September 25, 2020

Die Nite

Are people who control the game

Over the last few years, Annapurna Interactive have brought PlayStation classics like Journey and Flower...

Over the last few years, Annapurna Interactive have brought PlayStation classics like Journey and Flower to iOS in addition to new games that are all essentials like Florence, If Found…, and Donut County. Last week, another PlayStation classic hit iOS (and PC) in the form of the Giant Sparrow developed The Unfinished Swan ($4.99).

The Unfinished Swan has you exploring a storybook-like world as Monroe. Monroe’s mother loved to paint but never finished paintings. She left hundreds of paintings behind after her passing but Monroe was only allowed to keep one of them. He picked his mother’s favourite which is The Unfinished Swan. Monroe wakes up and discovers the swan is missing and this is where the story begins. Monroe, a silver paintbrush, and infinite potential await you beyond a new door.

Barring the narration and dialogue in between areas, Monroe can throw paint at letters of the alphabet that appear across levels as well for some more story or dialogue. While there is some platforming and some basic puzzles here, the core mechanic in The Unfinished Swan is throwing paintballs initially. Monroe uses this to discover where to go next because the world is white and all you have is a paintbrush with black ink. As the story progresses, you get a few more things to work with but this is the core mechanic. You even use this to create shapes and move objects in later levels. I had no idea Ben Esposito (Donut County) was a level designer here until I saw the credits roll. I’ve enjoyed both games involving him now a lot.

As you explore the gorgeous locations in the The Unfinished Swan, there are quite a few balloons hidden all over. You can use these to buy toys and gameplay modifiers. One helps you find more baloons with an alert while another lets you erase paint. This adds some replay value to the short experience. The Unfinished Swan will take you around 2 hours to play. It took me a bit longer because I was having trouble with touch controls and had to redo one area because of a paintball glitch involving paintballs getting stuck in the air. The checkpointing could’ve been better because it saves only when you start a new part of a chapter.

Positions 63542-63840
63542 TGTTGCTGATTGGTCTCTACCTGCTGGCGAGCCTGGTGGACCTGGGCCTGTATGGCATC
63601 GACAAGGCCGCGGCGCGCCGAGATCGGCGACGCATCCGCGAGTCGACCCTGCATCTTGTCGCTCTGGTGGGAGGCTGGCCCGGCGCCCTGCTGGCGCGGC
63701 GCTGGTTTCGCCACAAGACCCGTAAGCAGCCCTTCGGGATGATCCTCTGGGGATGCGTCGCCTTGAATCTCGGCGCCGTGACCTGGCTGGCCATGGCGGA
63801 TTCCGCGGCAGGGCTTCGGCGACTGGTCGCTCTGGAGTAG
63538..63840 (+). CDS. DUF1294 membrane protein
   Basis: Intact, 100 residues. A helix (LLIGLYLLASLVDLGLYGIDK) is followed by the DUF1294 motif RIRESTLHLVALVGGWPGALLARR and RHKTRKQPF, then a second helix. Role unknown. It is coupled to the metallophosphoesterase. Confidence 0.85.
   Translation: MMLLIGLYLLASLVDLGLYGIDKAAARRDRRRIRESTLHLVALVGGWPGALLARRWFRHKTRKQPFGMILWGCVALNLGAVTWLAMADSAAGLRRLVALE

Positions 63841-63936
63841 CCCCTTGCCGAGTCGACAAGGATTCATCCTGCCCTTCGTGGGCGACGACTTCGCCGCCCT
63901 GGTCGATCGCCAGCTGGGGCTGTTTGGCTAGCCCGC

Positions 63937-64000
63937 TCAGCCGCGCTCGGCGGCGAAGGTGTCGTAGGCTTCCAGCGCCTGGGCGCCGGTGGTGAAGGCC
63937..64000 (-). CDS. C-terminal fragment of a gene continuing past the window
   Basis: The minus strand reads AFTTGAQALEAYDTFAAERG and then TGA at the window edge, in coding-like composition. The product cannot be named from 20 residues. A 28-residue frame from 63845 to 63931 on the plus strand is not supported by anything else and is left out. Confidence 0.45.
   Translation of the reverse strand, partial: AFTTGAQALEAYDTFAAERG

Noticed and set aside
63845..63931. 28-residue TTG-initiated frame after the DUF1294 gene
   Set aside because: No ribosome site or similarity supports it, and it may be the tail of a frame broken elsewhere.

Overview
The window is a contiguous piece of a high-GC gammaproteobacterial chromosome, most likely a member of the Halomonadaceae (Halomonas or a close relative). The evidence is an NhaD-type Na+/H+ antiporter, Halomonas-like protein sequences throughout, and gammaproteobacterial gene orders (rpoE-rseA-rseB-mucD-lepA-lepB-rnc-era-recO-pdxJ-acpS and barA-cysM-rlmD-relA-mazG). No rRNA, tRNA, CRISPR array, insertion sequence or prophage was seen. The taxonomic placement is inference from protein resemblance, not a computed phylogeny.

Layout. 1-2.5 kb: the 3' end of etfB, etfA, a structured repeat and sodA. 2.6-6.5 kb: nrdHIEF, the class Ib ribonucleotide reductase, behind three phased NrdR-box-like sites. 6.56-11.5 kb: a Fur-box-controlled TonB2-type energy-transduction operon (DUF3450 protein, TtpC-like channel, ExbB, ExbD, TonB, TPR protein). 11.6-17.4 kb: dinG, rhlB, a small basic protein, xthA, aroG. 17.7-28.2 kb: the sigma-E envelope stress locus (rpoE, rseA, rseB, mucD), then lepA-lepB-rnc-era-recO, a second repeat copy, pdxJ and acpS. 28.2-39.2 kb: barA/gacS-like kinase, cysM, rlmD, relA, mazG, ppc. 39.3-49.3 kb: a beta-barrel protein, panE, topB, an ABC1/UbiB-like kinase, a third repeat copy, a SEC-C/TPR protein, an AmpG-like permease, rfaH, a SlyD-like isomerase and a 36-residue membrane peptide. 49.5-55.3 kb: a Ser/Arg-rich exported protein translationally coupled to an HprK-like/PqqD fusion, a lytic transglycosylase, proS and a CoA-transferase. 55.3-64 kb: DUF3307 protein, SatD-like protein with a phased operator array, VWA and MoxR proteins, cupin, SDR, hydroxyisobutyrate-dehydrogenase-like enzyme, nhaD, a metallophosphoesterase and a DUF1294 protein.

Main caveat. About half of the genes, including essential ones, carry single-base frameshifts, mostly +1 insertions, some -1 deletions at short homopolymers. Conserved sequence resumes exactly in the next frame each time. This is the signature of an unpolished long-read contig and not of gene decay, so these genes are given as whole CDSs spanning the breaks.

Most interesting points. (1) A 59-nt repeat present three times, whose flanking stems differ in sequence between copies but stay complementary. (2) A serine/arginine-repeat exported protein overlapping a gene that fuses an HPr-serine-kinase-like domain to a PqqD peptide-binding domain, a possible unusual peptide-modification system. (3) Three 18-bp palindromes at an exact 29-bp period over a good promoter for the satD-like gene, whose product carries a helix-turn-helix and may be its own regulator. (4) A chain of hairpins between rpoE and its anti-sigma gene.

Having originally played a bit of The Unfinished Swan on PS3, PS Vita, and PS4, I’m very impressed by the iOS conversion. I played an hour of it on iPad Air 2 and completed the game on my iPhone 11. On iPhone 11 I had no performance or visual issues at all. Load times were also good. On iPad Air 2, the frame rate isn’t as stable but the rest of the game held up. I did run into one issue where resuming the game after a few hours of it being in the background resulted in the paintballs glitching out and getting stuck in the air. I couldn’t replicate this but it happened twice randomly.

The Unfinished Swan has excellent narration, voice acting, and music. Joel Corelitz’s score is superb. While I definitely regret not experiencing this back when I bought it on PlayStation platforms, I now have a new album to listen to while working. The Unfinished Swan‘s soundtrack is full of memorable melodies and great orchestration.

Despite the App Store page not mentioning anything about controller support or cloud saves, The Unfinished Swan has full controller support and iCloud saves. I played through it with an Xbox One controller on my iPhone and a Nimbus on my iPad without any issues. The on-screen controls also appear and disappear whenever you tap the screen or press a button on the controller. This game was designed for a controller but it works mostly well with touch controls. There is one area towards the end of the game that had some precision requirements that I struggled with initially with touch controls. They were much easier on a controller.

As of the initial release, there’s no way to modify the visible button placements either. The touch controls feel weird given you can the lower part of the left half of the screen for movement and the lower part of the right half of the screen. I wish the whole halves were usable and that the on-screen buttons had an option to vanish when using any part of either side of the screen.

My problems with The Unfinished Swan aren’t dealbreakers by any means. There’s one part of the experience before the finale that I didn’t like involving darkness. Barring this, I enjoyed the actual game a lot. I just hope the iOS port improves with regards to controls. The lack of a headbob during movement will be a problem for some with regards to motion sickness as well. I could deal with it thankfully and it didn’t get as bad as it did like in the original release of The Witness on PS4.

Having finally finished (I couldn’t resist) The Unfinished Swan, I can see why it was originally recommended to me in the first place. While there are some aspects that feel dated, the game itself has aged brilliantly and I hope Annapurna Interactive can address the few issues here so that this is something I can recommend without caveats to anyone looking for a unique but succinct exploration adventure game. I’m glad we finally have a definitive portable version of The Unfinished Swan now with this release.